Why the Quality of Food is Declining

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Studies have shown what we are putting into our bodies has less nutritional value than ever before. How did it get to this?

The Neolithic Revolution, the recognized birth of agriculture in human society, dates back to about 9500 BCE. This seismic shift in our methods of sustenance, headquartered in the Fertile Crescent, featured what are called “founder crops” such as wheat, barley, peas and flax.

From these basic harvests, humankind’s habitational dominance on earth began. So why, tens of thousands of years after these seminal farmers, is the quality of our modern food so low?

In 1990, the U.S. government passed the Nutritional Labeling and Education Act. This was a law that required all manufacturers to list the ingredients right on the product for any consumer to see.

The intention of the Act, ostensibly, was to force companies to use the highest quality ingredients in their food products by way of transparency. If customers knew what they were buying then they would make sure to buy the best products.

But a little unexpected snag happened on the way. According to studies done at Duke University, consumers stopped paying attention to the nutrition facts because the regulations were now there; they figured the work was already done for them. This led to a collective ambivalence toward product ingredients that manufacturers were more than happy to take advantage of.

Where public policy has failed, supply and demand has exacerbated. One of the main factors contributing to nutritional decline is quality losing out to quantity. Scientists have found that today’s modern crops, as compared to historic ones, have vastly less content of nutrients such as iron, zinc, protein, calcium and vitamin C.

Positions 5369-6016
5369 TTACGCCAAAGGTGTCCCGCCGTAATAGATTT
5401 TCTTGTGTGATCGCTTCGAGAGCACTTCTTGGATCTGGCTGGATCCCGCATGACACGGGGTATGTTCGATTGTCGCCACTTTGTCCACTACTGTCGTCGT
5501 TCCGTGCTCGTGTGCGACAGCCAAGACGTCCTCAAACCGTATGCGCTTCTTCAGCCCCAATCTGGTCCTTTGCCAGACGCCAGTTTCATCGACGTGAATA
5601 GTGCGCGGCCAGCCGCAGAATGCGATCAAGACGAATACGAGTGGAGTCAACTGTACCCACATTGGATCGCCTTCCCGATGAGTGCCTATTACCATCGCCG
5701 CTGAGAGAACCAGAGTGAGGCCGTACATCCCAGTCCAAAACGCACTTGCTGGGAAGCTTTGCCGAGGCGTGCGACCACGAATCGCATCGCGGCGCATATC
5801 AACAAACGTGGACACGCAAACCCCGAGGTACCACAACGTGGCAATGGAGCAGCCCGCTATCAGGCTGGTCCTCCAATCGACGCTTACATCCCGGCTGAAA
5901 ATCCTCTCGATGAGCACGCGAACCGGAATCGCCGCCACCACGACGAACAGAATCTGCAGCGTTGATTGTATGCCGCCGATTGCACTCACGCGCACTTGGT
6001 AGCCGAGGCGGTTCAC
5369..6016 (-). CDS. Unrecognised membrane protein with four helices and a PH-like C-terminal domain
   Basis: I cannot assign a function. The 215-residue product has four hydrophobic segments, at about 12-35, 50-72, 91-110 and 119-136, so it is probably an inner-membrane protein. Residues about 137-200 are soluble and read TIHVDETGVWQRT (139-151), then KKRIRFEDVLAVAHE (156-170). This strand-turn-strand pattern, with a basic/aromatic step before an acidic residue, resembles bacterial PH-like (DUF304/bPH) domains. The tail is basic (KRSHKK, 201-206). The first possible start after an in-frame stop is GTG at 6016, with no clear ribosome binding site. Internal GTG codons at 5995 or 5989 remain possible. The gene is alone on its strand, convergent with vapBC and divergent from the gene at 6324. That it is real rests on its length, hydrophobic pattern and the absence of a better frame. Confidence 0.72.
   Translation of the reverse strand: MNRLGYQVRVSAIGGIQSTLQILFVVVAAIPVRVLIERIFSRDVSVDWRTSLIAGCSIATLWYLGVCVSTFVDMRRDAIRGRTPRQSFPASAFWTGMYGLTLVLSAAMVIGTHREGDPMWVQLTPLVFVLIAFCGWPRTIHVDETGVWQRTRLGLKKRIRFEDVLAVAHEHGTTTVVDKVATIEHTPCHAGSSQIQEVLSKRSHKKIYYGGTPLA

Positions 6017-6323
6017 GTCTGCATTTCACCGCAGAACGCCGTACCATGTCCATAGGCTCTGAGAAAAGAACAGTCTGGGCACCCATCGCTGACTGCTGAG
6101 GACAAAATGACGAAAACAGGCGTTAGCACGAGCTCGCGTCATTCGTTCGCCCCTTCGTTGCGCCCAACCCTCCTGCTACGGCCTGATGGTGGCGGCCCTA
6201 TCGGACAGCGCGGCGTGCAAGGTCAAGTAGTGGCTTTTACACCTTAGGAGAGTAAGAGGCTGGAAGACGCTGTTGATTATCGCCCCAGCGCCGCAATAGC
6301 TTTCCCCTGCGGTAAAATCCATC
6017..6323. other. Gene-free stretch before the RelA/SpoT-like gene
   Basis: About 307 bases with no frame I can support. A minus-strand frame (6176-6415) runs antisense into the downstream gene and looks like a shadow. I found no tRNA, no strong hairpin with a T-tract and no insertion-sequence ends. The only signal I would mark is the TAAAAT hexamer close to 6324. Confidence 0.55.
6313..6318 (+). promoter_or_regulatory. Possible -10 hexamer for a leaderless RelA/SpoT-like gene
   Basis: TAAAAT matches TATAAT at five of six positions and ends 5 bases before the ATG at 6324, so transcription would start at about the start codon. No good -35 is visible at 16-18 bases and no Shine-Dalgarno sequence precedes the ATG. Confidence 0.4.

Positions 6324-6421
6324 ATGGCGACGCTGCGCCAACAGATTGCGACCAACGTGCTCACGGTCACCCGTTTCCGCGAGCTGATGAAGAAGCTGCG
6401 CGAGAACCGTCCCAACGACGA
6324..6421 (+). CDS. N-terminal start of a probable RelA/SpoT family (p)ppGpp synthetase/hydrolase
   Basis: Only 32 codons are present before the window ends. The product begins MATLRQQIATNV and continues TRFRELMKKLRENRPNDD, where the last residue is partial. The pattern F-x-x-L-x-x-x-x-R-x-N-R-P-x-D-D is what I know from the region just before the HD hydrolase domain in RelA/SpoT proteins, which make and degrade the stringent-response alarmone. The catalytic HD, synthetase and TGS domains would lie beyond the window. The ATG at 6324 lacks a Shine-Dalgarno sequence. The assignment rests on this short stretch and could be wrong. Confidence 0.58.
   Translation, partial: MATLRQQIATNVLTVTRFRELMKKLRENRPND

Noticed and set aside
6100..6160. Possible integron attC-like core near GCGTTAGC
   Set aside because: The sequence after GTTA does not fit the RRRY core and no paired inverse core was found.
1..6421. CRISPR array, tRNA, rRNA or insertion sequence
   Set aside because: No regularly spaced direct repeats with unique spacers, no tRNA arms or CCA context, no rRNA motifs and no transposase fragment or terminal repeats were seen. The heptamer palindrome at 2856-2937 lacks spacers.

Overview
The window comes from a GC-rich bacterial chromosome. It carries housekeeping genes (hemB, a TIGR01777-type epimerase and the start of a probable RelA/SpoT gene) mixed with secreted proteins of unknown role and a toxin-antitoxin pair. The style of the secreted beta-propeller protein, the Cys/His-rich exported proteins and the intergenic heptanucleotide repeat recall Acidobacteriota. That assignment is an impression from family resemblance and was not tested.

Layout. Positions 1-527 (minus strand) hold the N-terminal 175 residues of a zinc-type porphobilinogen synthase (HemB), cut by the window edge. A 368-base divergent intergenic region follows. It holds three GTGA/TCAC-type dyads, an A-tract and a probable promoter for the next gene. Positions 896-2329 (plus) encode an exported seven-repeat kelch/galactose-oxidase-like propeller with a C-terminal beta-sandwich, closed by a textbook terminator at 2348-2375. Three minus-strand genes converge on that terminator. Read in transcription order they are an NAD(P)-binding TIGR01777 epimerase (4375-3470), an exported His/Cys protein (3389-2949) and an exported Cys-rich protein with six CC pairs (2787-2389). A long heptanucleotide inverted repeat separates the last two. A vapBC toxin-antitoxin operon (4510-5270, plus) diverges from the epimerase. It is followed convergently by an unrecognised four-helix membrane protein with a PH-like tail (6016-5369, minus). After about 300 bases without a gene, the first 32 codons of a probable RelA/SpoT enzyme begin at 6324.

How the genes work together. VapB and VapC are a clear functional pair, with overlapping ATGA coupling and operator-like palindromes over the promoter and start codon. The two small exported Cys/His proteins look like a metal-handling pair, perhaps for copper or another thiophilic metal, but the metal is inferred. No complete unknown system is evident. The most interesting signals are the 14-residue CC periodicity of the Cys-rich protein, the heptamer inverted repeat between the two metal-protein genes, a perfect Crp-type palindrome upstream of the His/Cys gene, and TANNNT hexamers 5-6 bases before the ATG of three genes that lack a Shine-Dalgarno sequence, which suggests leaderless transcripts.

This is the cost of high-yield farming: a plot of land can now grow more products, but the product itself is less substantial.

It is difficult to place blame on a particular sector or conglomeration for these circumstances. The relentless growth of the world’s population puts a great deal of pressure on prodigious manufacturing, which sacrifices quality.

Couple that situation with an increasingly misinformed and confused eating public, and you have the makings of an exponential decline in the state of our food.

On a positive note, there is a greater awareness now of nutritional quality than ever before. A long period of careless and carefree consumption (with vast societal consequences) seems to be giving way to a new wave of responsible grocery shopping—at least one sign that things may be looking up.

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Ida Cavemen

IDA is the kind-hearted cook who also takes care of the children. This is perhaps the most difficult job in the tribe.

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